An exclusive provider organization (EPO) also lies somewhere between a PPO and an HMO, but is more restrictive than a POS plan. Like HMOs, these plans have narrow provider networks and limited, if any, out-of-network benefits (i.e., the plan will generally not pay for care outside of the network). Unlike an HMO, however, EPOs usually do not require referrals for specialty care from a primary care gatekeeper.
An increasingly common type of plan – in fact, now the second most common after a PPO – is a high deductible health plan (HDHP). I have discussed these plans and their associated savings options – for example, health savings accounts – in a previous post.
It is worth noting that the lines between all of these plans can blur, and that they tend to share the same features. All of the above can be categorized under managed care plans. There still exist non-managed care plans, called conventional or indemnity plans, though these are increasingly rare. Indemnity plans generally pay a fixed amount per hospital day or episode to the patient (rather than to the provider). There are managed indemnity plans as well, but these, too, are rare.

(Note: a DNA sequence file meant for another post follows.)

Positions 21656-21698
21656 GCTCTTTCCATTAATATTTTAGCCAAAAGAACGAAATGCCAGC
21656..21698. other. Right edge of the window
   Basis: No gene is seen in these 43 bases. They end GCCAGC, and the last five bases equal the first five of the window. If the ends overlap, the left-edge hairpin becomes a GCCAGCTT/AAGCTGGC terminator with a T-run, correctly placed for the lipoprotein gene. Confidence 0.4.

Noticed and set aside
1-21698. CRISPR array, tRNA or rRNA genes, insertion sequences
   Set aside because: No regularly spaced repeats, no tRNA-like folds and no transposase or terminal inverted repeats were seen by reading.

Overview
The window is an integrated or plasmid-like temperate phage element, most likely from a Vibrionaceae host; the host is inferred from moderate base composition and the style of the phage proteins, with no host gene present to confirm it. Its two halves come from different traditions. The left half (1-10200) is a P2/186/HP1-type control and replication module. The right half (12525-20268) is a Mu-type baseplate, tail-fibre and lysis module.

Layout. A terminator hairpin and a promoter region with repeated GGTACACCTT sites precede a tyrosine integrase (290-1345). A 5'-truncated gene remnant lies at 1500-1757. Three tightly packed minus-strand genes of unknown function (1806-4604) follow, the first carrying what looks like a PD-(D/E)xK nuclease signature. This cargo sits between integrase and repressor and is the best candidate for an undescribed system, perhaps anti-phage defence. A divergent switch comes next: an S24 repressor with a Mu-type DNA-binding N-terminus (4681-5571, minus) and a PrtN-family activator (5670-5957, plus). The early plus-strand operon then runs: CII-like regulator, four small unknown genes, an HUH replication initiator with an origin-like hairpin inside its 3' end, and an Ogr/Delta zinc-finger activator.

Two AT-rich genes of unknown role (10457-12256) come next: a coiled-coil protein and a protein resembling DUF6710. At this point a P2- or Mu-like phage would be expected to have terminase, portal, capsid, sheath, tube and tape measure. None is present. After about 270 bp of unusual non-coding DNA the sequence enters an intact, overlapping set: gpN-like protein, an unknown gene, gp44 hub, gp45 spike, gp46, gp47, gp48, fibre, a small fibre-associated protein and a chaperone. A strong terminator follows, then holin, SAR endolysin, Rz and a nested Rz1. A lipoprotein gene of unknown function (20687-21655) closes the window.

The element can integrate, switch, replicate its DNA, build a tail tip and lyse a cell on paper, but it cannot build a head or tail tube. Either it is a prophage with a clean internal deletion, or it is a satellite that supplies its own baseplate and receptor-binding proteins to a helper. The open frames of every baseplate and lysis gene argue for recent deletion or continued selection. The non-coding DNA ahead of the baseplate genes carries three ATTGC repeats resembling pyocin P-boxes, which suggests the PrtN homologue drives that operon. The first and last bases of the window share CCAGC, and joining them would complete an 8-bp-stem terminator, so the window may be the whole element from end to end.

The figure below illustrates the trend in group (employment-based) health insurance plans since the 1980s. The survey did not ask about EPOs, which are a newer product, and it did not ask about HDHPs until 2006. As shown, indemnity plans are increasingly rare, and HDHPs are on the rise, though PPOs are still the most popular. The HMO “heyday” was in the late 1990s, and now are less popular.
Strictly speaking, public insurers are not managed care plans because they do not negotiate with a network of providers for a discounted rate; rather, they set an administrative rate. Increasingly, however, public insurers contract with private insurers to offer beneficiaries the option to enroll in managed care plans. For example, one-third of Medicare beneficiaries have elected to forgo traditional “fee-for-service” Medicare and instead have enrolled in private Medicare Advantage (Medicare Part C) plans. Medicare Advantage plans may be HMOs, PPOs, or any other type of managed care plan. And all states except three – Alaska, Connecticut, and Wyoming – offer or require managed care for Medicaid enrollees.
Most private and Medicare plans share similar cost-sharing features. Cost-sharing can refer to the amount that you must pay out-of-pocket, or the amount that your plan must pay out of pocket, because together, you share in the costs of your care. Pay attention to the language that your plan uses so that you do not get confused about who is sharing in what costs. In general, there is a tradeoff between generosity of benefits (low cost-sharing, large network of providers) and a low premium.